With Self-Driving Cars, Can We Drink And Drive?

With Self-Driving Cars, Can We Drink And Drive?
Image: iStock Photo

We’ve been hearing for years that self-driving cars promise to make our roads a safer place. But, as our fully autonomous vehicle future gets closer to a reality, there’s one burning question we all have: does that mean we can drink and let our cars drive?

Last year, Perth’s Curtin University surveyed 1,334 Australian adults of legal driving age and found that 49 per cent reported being likely to use an autonomous car after consuming alcohol, while 37 per cent reported being likely to consume more alcohol if using an autonomous car afterwards.

Currently in Australia, BAC – blood alcohol concentration – rules are universal. Your BAC must be under 0.05 to get behind the wheel. If you’re on a learners or provisional licence, your BAC must be zero. If you’re supervising a learner, you must adhere to the 0.05 rule. While you (obviously) cannot legally drink alcohol while you’re behind the wheel, open booze in the car is also a no-no, even if someone else is driving.

But what about when something else is doing the driving?

No wonder you are looking for answers – info on this was hard to find. The National Transport Commission (NTC) is the organisation leading on the issue of self-driving cars in Australia.

Here’s what Aaron de Rozario, NTC Regulatory Reform Executive Leader had to say:

Infrastructure and transport ministers have made a number of decisions on future reforms to accommodate the safe commercial deployment of automated vehicles.

These, he told Gizmodo Australia, included decisions in May 2018 about the human users of automated vehicles.

Firstly, we need to understand there are three levels of automation in automated vehicles – conditional (level 3 automation), high (level 4) or dedicated (level 5).

Ministers have decided that:

  • Users must still comply with existing obligations like drug and alcohol obligations if using a vehicle with conditional (level 3) automation (i.e. a vehicle that could still require the user to take over the driving task).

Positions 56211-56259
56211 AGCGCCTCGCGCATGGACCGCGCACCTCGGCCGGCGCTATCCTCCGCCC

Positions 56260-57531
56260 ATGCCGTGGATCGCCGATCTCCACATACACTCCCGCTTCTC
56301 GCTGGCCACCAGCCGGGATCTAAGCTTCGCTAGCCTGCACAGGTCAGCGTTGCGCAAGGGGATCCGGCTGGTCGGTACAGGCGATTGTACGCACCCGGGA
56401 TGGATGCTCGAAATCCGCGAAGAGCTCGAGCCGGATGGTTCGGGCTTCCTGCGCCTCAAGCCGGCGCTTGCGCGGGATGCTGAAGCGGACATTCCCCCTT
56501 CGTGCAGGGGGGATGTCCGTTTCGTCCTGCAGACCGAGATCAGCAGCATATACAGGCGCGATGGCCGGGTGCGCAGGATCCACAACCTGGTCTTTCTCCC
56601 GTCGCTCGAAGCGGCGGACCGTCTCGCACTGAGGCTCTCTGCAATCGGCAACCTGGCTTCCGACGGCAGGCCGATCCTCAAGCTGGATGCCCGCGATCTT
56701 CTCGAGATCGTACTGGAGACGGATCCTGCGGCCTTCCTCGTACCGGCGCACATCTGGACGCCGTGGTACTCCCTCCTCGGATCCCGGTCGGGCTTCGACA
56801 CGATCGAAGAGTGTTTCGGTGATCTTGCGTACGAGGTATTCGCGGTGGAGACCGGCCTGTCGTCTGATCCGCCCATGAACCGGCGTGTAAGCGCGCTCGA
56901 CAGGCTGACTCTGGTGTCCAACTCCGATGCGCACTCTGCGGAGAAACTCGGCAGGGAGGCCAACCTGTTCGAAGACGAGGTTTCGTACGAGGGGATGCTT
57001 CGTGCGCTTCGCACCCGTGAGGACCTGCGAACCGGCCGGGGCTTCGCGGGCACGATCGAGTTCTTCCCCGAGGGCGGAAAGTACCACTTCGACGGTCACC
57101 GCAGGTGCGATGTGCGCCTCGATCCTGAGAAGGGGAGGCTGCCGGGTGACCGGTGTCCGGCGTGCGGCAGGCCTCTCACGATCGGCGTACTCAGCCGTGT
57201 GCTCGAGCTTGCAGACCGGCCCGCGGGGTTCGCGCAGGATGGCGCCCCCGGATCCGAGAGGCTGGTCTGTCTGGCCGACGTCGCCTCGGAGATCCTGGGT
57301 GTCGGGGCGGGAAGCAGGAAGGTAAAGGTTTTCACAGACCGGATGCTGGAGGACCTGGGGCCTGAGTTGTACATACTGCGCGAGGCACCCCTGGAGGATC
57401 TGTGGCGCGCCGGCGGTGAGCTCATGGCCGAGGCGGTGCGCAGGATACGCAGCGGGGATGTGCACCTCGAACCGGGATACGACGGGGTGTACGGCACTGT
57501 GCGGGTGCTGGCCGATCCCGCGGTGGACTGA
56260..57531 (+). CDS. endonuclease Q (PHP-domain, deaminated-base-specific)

• Obligations on users of highly automated (level 4) vehicles (i.e. vehicles where the user could take over the driving task but are not required to given the vehicle can bring itself to a safe condition) are yet to be determined.

  • And finally, people in a dedicated automated (level 5) vehicle (i.e. a vehicle not designed for a human to drive, such as one without a steering wheel) should not be subject to drink- and drug-driving offences concerning starting a vehicle or being in charge of a vehicle. Essentially these people would just be passengers.

These decisions are yet to be incorporated into state and territory laws. The NTC, Commonwealth and state and territory governments are working towards delivering a regulatory framework for the commercial deployment of automated vehicles in 2026.

So the answer to your burning question is: with fully automated vehicles, humans will be considered passengers and therefore not subject to drink- and drug-driving offences.

But until we get to that stage, you must be as sober as anyone driving a car.